Go Ask Alice is about as enlightening and respectful of its readers, so she’s in good company.

A vegetarian diet—especially a low-fat version, and most especially a vegan one—is not sufficient nutrition for long-term maintenance and repair of the human body.

I am going to point to Doug Graham, here: he’s not only been vegan for most of his life, but he’s been a “very low fat” raw foods vegan for several decades, too. He espouses the kind of eating I gravitated to and fucking adore because of its immense benefits to my mental and emotional health: of calorie intake, a minimum of 80% carbohydrates, maximum 10% fat and 10% protein (averaged out) from whole raw fruits and tender greens.

I point him out—and myself, and Aslan, who has been vegan zeir entire life—because it proves her wrong. No species has magical “anomaly” individuals that can survive on a vastly different diet; there aren’t segments of any species’ population that need a significantly higher (say, 60%) fat intake than the rest. There are no cats that have to eat exclusively fish and other cats that can only eat rabbits and other cats that can eat everything. There are sensitivities to specific foods—for example, I can’t eat apples or soy because they give me problems—but no vastly different requirements. There is remarkably low variation in the optimum diet for a given species outside of specific diseases and genetic disorders, and even then, it’s something more along the lines of “you need to avoid X” and/or “you also need to get X in this amount.”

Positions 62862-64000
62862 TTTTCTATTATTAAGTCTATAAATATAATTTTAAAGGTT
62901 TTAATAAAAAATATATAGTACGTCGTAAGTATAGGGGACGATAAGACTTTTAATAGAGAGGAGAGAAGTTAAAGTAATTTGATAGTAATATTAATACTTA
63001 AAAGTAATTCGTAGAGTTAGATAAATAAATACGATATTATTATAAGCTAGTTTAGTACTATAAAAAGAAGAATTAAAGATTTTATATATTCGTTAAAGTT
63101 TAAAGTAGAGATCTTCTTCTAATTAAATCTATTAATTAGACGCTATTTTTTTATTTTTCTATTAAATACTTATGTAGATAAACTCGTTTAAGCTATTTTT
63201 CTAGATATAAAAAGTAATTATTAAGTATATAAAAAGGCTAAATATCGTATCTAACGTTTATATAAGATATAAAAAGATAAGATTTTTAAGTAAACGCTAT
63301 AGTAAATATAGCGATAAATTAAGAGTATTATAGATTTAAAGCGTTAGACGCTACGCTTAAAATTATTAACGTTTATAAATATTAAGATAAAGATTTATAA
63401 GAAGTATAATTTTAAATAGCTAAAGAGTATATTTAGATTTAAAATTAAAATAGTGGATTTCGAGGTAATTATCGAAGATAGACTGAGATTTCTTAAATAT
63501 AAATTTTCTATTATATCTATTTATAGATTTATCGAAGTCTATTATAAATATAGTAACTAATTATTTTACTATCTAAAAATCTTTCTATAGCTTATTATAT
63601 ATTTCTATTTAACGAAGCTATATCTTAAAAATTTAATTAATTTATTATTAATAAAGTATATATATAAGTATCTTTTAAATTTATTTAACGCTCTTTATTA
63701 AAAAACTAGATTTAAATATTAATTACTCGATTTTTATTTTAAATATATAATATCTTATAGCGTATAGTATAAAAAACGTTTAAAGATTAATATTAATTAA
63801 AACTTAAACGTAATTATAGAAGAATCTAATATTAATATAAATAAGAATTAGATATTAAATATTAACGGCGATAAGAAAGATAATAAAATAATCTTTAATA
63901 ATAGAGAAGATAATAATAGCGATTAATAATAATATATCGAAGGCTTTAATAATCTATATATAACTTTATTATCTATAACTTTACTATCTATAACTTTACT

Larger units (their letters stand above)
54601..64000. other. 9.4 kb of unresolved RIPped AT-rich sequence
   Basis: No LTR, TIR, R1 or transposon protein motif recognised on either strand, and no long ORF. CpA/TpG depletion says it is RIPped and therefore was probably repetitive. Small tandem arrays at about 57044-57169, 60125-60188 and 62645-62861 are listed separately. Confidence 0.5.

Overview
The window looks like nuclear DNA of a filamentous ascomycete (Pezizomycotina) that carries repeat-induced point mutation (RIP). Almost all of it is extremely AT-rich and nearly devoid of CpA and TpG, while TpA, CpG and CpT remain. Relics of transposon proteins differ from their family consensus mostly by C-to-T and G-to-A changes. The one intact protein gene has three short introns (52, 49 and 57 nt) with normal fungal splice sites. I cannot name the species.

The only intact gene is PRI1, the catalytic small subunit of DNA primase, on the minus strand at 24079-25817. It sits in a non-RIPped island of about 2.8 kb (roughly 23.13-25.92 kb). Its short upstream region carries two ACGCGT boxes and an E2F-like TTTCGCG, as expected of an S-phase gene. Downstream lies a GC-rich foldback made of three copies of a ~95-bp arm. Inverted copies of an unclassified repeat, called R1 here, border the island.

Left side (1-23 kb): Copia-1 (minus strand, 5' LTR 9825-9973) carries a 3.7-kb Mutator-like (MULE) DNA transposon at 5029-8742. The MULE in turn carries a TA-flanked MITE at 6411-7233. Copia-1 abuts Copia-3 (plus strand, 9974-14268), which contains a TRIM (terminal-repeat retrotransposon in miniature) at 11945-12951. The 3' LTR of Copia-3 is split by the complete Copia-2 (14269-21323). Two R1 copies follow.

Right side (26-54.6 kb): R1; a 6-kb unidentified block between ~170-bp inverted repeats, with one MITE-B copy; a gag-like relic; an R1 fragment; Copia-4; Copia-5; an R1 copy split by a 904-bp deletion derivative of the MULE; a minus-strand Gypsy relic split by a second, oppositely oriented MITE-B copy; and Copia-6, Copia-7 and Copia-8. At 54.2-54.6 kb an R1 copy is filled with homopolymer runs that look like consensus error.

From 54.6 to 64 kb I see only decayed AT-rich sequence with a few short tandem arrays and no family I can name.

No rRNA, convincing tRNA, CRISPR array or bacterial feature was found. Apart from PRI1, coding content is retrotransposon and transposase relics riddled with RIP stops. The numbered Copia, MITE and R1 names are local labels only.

That is why exceptions prove this argument wrong. I think Keith knows it, too; in the interviews, she said that she believes “all vegans eat beef once a week.” Which is… an interesting tactic.

Aslan: “Actually, I can’t eat beef; the few times I got slipped it I broke out in a rash. The same thing happens with chicken or eggs—I have a broad avian allergy and couldn’t even touch the birds at the animal rescue I worked at—but my dairy allergy is so bad that even a small amount gives me seizures. The only animal product that I know I don’t have an allergy to is rabbit—and I don’t eat rabbit because I’m vegan.

Keith: “You’re lying.”